A further account of the early and middle history is found in the History of Sedgwick County. This was written by J. Fitch Houck and, although it repeats many of the items heretofore quoted, I wish to quote it in full (concerning Derby) as it affords an excellent opportunity for comparison. He writes:
The history of Sedgwick County would certainly not be complete without some mention being made of the town of El Paso, now Derby, situated ten miles south of Wichita on Section 12, Township 29, Range 2 East.
The first settlers on the land were John H. Hufbauer and J. Hart Minnich. They laid out the town and had it platted in the spring of 1871. The first store to locate in the place was a general merchandise one, established by Schlicter and Smith who immediately proceeded to fail in business when they wold out to Neely and Vance. About this time a ferry-boat was put in operation so that the people from the west side of the river could get into town, but in 1875 the two townships of Rockford and salem with the help of the county commissioners built a fine bridge. This of course put the ferry-boat out of commission, ut during the flood of 1877 the bridge went out and for two years El Paso was without communication from the west side. At this time another bridge was put in which answered all purposes until the present fine steel bridge was built.
The first train to enter was the A.T.&SF. July 18, 1879. The next improvement being a depot built the following November. On the first of March 1879, the town saw its first fire, with nearly destroyed every building in the place, but the citizens being men of the get-up-and-push variety, the town was soon rebuilt and a new town company organized. From this time on the place seemed to jump and some of its inhabitants fondly hoped and actually believed it would be Wichita.
When the town was reorganized George Litzenberg (afterward known throughout the State as Farmer Doolittle) started a general merchandise store, and after running it successfully for several years sold out in order to take up his new occupation, that of writing for the press. his first endeavor in that line being on the “Wichita Eagle”. E.F. Osborn, now residing in Mulvane, built the first hotel but didi not run it long until he sold out. Joseph Mock built the first blacksmith shop and did all the plow sharpening for miles around.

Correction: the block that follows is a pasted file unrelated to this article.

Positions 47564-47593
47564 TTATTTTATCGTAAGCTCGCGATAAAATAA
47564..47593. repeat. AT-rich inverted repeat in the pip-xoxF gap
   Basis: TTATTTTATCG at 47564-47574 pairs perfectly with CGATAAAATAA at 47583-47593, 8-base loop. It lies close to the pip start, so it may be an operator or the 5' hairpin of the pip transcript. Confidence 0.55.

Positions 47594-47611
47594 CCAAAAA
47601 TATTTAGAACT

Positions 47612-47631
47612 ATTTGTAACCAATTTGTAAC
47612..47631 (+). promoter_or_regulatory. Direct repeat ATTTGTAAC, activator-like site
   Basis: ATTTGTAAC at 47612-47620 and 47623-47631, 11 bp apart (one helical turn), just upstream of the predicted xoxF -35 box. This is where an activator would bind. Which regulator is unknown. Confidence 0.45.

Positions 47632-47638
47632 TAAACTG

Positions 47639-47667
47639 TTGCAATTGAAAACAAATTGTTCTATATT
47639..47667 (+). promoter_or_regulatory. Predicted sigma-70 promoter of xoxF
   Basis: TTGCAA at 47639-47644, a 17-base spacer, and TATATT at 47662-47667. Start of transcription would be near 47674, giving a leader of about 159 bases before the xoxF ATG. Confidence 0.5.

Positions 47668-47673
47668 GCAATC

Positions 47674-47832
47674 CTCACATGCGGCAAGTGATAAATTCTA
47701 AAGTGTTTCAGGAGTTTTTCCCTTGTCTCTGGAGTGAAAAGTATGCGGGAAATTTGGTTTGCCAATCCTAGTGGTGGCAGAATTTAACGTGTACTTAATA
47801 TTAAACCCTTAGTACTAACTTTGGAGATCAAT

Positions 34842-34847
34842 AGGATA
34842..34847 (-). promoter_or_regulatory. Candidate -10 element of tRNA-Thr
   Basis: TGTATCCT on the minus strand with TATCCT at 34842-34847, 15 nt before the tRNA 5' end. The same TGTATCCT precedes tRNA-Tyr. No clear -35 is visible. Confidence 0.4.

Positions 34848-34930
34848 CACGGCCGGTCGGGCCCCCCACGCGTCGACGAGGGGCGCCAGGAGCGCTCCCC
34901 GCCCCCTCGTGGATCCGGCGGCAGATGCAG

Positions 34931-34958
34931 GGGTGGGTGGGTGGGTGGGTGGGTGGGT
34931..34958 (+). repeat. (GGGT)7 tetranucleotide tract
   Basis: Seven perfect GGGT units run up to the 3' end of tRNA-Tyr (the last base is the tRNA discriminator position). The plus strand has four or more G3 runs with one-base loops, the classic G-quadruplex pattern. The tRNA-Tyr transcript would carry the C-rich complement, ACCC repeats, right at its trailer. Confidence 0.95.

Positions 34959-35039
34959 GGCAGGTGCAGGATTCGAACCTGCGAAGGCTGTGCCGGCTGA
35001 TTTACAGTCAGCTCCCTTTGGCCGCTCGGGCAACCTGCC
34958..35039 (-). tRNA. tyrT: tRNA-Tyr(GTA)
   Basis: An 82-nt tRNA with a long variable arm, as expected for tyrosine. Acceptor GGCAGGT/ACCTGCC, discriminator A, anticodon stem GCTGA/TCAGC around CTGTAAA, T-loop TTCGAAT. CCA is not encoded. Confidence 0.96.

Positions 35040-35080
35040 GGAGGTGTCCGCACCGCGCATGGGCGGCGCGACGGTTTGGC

As was the custom in those days every town, no matter how small, had t o have a place where wet goods were disposed of and so as to be in the push L.E. Vance opened up a saloon and it is needless to say did what in those days was called a “land office business”. In 1880, the Santa Fe Railway changed the name of the town from El Paso to Derby, and from that day until this, Derby has always kept in the limelight, so to speak. John Brunton built and operated the first grain elevator which afterwards burnt down but was rebuilt by other parties. In 1872 Judge McCoy settled in the town, and being the only student of Blackstone soon had all the legal business for the community to attend to. The Judge had one son, eight years of age, who attended our public school and in a short time he became our Fourth of July orator. In after years he studied law and was admitted to the bar, but the practice of law did not seem to agree with him and he gave it up in order to accept a clerkship in the Wichita Post Office, and by strict attention to business he was steadily advanced to assistant postmaster, which position he holds at the present time.
Among the early settlers of the place were Osborn, Eaton, McWilliams, Synder Bros., Woodard, Pittman, Gertels, and Garrett. Anna Mary Garrett having the distinction of being the first white child born in the county.
The first timber used in the place was hauled from Salina, 118 miles, but at the present time we have a large lumberyard of our own, run by the Davidson and Case Lumber Company. In the early seventies the Tucker Bros., came from Ohio and located here. H.C. being a doctor started a drug store and until the time of his death had all the practice in the southern part of the county. John an dWayne went to farming. John in later years held the offices of county clerk and treasurer.
The Independent Order of Odd Fellows was instituted in 1874, and at the present time is in a flourishing condition, owning their own property, a fine two-story building. The methodist, Presbyterian, Baptist, German Luthern, and Catholic all have churches of their own, which would be a credit to any town of twice the size of Derby.

J. Fitch Houck, A HISTORY OF SEDGWICK COUNTY. (Chicago: Chicago Publishing Co., 1912) 77-79